Market Update: Recent PullbackRoberto Sanchez
The market experienced a sharp sell-off over the past two months as yields on the 10-year treasury continued to rise towards 5% and the possibility of an expanding geopolitical conflict in the Middle East began to be priced in.
Note that when we refer to the market, we are typically referring to the S&P 500 – an arbitrary index to which we pay almost no attention (other than presenting it in quarterly letters due to institutional tradition). In fact, we think that one of the most common mistakes most investment managers make is outsourcing their thinking to the market index – chasing stocks that are currently outperforming often at the time that they are most overvalued.
Remember that the S&P is market capitalization weighted, so as stocks rise their weight in the index rises, meaning that over time the index becomes more and more exposed to the most expensive (and likely risky) stocks. Sadly, the rise of passive investing has turned the S&P 500 from an index of the largest US companies into an index of the most popular stocks. We’ve written in detail about the rising risks that indices present as an investment option here.
Just consider that while the S&P 500 continues to be up single digits this year, that performance is in large part due to just a few technology companies (i.e., Nvidia up 182%, Meta Platforms up 138%, Tesla up 91%). Two of those three are not only some of the highest performers but also two of the most expensive stocks in the entire market – Nvidia currently trades on a forward PE of 37x and Tesla 64x. The impact on the Nasdaq of these outliers is even more profound.
If we instead look at the equal weight S&P 500 index (where the 500 stocks are held at fixed weight, so rising stock prices don’t increase their weight in the index), the market is currently down -5.3% YTD, and if we look at the world of small caps it looks even worse with the Russell 2000 index down -6.5% YTD. The S&P 500 and the Nasdaq are masking a huge amount of overall negativity in investment markets while concentrating their risk in a few large-cap technology names.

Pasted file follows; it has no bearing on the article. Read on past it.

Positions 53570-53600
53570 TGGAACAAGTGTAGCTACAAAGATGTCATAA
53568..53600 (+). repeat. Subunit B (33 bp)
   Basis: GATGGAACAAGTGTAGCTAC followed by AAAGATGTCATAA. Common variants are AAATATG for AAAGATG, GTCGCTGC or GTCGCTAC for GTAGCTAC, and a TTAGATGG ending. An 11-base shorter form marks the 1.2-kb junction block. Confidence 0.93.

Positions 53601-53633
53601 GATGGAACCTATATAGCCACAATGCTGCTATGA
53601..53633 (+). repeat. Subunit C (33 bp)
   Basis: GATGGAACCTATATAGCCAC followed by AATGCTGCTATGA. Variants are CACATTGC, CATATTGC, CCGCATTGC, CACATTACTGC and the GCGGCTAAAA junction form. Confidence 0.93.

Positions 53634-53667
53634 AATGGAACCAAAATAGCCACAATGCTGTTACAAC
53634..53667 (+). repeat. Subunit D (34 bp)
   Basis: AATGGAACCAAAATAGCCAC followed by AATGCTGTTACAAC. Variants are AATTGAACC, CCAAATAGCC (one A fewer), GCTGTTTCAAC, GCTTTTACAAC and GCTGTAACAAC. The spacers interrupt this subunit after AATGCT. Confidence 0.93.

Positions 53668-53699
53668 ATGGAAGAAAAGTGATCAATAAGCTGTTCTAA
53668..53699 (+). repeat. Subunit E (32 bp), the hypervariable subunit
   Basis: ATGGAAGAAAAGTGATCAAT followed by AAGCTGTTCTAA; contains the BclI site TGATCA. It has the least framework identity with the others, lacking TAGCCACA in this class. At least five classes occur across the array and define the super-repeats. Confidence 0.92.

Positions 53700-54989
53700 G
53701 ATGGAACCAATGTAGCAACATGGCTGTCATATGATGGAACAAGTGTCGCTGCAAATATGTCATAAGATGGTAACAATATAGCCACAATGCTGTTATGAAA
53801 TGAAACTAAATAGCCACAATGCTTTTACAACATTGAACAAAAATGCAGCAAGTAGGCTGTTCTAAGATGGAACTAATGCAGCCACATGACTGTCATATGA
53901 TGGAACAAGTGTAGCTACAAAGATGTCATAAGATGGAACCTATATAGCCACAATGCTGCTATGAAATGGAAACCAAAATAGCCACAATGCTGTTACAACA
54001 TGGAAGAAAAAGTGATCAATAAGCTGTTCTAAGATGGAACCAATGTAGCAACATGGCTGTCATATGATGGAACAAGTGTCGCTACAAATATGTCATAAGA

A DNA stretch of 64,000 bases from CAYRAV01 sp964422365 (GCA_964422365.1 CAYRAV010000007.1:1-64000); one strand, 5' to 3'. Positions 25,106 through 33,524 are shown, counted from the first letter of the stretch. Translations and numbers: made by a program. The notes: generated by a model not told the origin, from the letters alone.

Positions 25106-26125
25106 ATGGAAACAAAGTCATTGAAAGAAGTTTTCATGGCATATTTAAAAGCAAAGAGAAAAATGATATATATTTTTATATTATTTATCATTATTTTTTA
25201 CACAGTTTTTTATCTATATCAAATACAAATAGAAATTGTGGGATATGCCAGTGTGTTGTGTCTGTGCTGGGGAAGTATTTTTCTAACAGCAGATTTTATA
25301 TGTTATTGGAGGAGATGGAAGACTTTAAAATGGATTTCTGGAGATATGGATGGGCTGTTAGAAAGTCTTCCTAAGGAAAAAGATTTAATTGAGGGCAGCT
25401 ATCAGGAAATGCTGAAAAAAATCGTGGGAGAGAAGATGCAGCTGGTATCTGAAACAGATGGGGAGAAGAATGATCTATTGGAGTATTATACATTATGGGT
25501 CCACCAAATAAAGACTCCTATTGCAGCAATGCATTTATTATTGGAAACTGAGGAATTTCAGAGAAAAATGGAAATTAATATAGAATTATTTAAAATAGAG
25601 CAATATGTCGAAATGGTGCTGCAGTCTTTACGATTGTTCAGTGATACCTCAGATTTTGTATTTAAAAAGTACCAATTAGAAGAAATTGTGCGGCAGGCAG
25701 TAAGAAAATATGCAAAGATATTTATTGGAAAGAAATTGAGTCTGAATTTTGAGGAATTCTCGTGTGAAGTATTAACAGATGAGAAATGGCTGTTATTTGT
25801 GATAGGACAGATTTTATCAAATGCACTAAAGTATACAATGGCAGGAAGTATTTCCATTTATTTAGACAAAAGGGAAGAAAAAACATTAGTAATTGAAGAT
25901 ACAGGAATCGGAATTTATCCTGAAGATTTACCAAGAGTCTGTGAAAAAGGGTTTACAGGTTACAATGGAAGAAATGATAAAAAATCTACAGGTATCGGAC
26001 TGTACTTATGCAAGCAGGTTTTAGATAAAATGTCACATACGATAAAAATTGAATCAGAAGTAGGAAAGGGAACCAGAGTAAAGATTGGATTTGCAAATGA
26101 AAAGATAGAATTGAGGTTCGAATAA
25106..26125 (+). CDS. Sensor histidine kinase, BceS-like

Returns must always be thought about in the context of risk, and we remain confident that our portfolio will continue to provide attractive returns from today’s prices while taking on less risk than either the S&P 500 or the Nasdaq.
Now as far as current events are concerned, we have no crystal ball as to what the near term will bring and even if we did there would still be no way to know how markets would react to those events. Recall that over just the past few years we have been through a trade war with China, a global pandemic, a contested presidential election, an impeachment, and what could be characterized as a proxy war between the West and Russia in Ukraine. And now there is this crisis in the Middle East. Before these recent events, there was the Global Financial Crisis, the dot-com bubble, multiple World Wars, we could go on.
At each turn, there were lots of investors that threw in the towel thinking they could time the market – most subsequently finding themselves buying back in at higher levels. As Peter Lynch said, “Far more money has been lost by investors in preparing for corrections, or anticipating corrections, than has been lost in the corrections themselves.”
The only thing we can predict with certainty is that we will live through many corrections over the years to come and that we should try to benefit from them as much as possible. This means having a fundamental basis for what we own, and buying more when prices are falling relative to a business’s intrinsic value.
As you know, we maintain a concentrated portfolio of high-quality businesses. Outside of those we own actively, there are many others that we know well and monitor closely. There are times such as this recent pullback when high-quality companies get sold off unnecessarily and we are presented with an opportunity to buy a new position at a discounted price. We have taken advantage of one such opportunity recently by starting a new position in U-Haul (UHAL.B). A write-up on U-Haul can be found here.
As always, please feel free to reach out if you would like to discuss any of the above in more detail.
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